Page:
AMY GOODMAN: That was Newt Gingrich on Sunday. Kathy Kelly, your response?
KATHY KELLY: Well, I think as long as the United States military and foreign policy elites can present the war in Afghanistan as basically a humanitarian war, what they get in return is vast indifference on the part of the United States public. I think that many people in the United States public are weary of the war, but they don’t want to abandon people in Afghanistan, because they’ve been told again and again that we’re protecting innocent civilians. It’s not true. February 8th, helicopter gunships slaughtered eight shepherds on a mountainside as they were out grazing their flocks. Just three days ago in Kapisa, four civilians were killed, mistaken for insurgents. This goes on month after month after month. President Karzai has begged that the killing of civilians must stop. And there’s always some sort of an apology given, and yet these killings continue.
And why is the United States in Afghanistan? I believe that the United States knows that it can’t go after China or Russia, but they want to be able to continue a cold war and have a leg up on China by being able to control the pricing and the flow of resources that would course through Afghanistan. And for this reason, the United States wants to secure its bases, its forward operating bases, its prisons, and what will become an even larger embassy than the one that was built in Baghdad. And meanwhile, the United States public is poorly informed. The media very rarely gives adequate coverage to the effect of the warfare on the ordinary people in Afghanistan.
And what’s more, the Strategic Partnership Agreement has never even been brought before the Afghan parliament. The United States wants to ram that agreement through before the NATO summit that is planned for Chicago. They want to be able to say it’s a done deal, that they can keep their troops in Afghanistan until 2024 and beyond, and NATO troops, as well. And when would the ordinary people in Afghanistan ever get a chance to be involved in some kind of a referendum or some kind of representation in these kinds of decisions?
AMY GOODMAN: Kathy, you have returned home, where you had to go a week or two ago to Syracuse, New York, to stand trial for a drone protest you were involved with. Explain that protest and what happened.
KATHY KELLY: Well, in the Hancock Field in Syracuse, workers go in, and their job involves flying weaponized drones over Afghanistan. And if they’re given the order to fire Hellfire missiles or drop a 500-pound bomb, then that’s part of the daily work. And so, wanting to call attention to the increased reliance on drone warfare and a new kind of robotization of the United States military, which ought to be discussed here in the United States by the U.S. public and the Congress and the Senate, we staged a die-in. We laid down in front of the base. We didn’t cause any obstruction to entrance to the base, because the police themselves had blocked off the roads.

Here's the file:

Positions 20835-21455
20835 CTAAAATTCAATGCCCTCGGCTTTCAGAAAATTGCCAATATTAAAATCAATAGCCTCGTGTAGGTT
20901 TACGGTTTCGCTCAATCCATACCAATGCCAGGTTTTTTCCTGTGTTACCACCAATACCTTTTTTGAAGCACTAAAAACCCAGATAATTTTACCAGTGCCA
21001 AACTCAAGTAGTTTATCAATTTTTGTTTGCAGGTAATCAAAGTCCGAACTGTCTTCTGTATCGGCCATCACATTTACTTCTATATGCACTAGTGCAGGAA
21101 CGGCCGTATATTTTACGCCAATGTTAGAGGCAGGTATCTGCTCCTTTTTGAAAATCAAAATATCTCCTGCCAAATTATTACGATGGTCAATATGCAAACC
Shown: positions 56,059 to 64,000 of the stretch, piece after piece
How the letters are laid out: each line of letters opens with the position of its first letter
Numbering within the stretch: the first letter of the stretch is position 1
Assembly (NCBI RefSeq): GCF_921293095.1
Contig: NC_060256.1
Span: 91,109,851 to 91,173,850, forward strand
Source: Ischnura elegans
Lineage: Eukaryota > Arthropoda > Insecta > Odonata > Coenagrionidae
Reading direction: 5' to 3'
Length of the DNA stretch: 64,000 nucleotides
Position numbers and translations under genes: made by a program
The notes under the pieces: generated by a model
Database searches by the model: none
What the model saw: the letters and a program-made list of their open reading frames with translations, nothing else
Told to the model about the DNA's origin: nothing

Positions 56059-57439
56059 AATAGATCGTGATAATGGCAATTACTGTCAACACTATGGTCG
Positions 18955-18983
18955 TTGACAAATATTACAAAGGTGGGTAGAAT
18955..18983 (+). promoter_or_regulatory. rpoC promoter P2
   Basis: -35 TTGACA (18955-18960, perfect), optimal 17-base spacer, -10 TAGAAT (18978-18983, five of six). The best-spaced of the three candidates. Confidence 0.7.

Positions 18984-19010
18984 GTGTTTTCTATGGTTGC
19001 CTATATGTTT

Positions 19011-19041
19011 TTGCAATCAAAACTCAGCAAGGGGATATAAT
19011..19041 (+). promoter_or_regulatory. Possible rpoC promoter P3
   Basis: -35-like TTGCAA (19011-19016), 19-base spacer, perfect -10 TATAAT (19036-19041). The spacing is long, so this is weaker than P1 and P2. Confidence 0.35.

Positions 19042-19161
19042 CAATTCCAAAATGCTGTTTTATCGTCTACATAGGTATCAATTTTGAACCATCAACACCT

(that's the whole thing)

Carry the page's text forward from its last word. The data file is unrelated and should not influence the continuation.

Anyway, the judge in our case listened to 41 hours of testimony, including testimony from former U.S. Attorney General Ramsey Clark. He nevertheless found all of the defendants guilty. He did not give credence to what we believe was our duty under international law to stand up to the United States government and call attention to these violations of international law that the drone warfare represent. The judge had imposed penalties, including jail time, on previous defendants, but most recently he didn’t do that. He imposed financial penalties, fines. And we won’t pay those fines. We don’t believe that we were guilty of a crime. And, in fact, a good number of those who went before the judge told the judge, "We’ll send that money to young people in Afghanistan working for peaceful causes."
AMY GOODMAN: You’ve just heard about the drone attacks in Yemen, as well as Afghanistan, Pakistan. Are you calling for the U.S. troops to leave Afghanistan now? And what do you think would happen if they were gone?
KATHY KELLY: Yes, I think that the United States should withdraw the troops from Afghanistan. But I believe the United States should pay reparations, along with other countries that have invaded and occupied and wrecked and created carnage in Afghanistan. And so I’m thinking of Russia, I’m thinking of Pakistan. All of these countries should be responsible to pay reparations for the suffering caused. And that money should be entrusted to people in Afghanistan who have had a track record of being able to sustain humanitarian work, and possibly to other NGOs, but not to the United States, not given the abysmal track record of the United States in the expenditures of billions and billions of dollars that have helped to fuel corruption. So, yes, I believe the United States troops should leave, and the United States should try to understand security for Afghans, not only in terms of militarism, but food security, health security, availability of clean water, availability of electricity. I was just recently in Afghanistan. People, including ourselves, in the place where I stayed with the Afghan Youth Peace Volunteers, were melting snow in order to have access to water.
AMY GOODMAN: Kathy Kelly, I want to thank you very much for being with us, co-coordinator of Voices for Creative Nonviolence, a campaign to end U.S. military and economic warfare.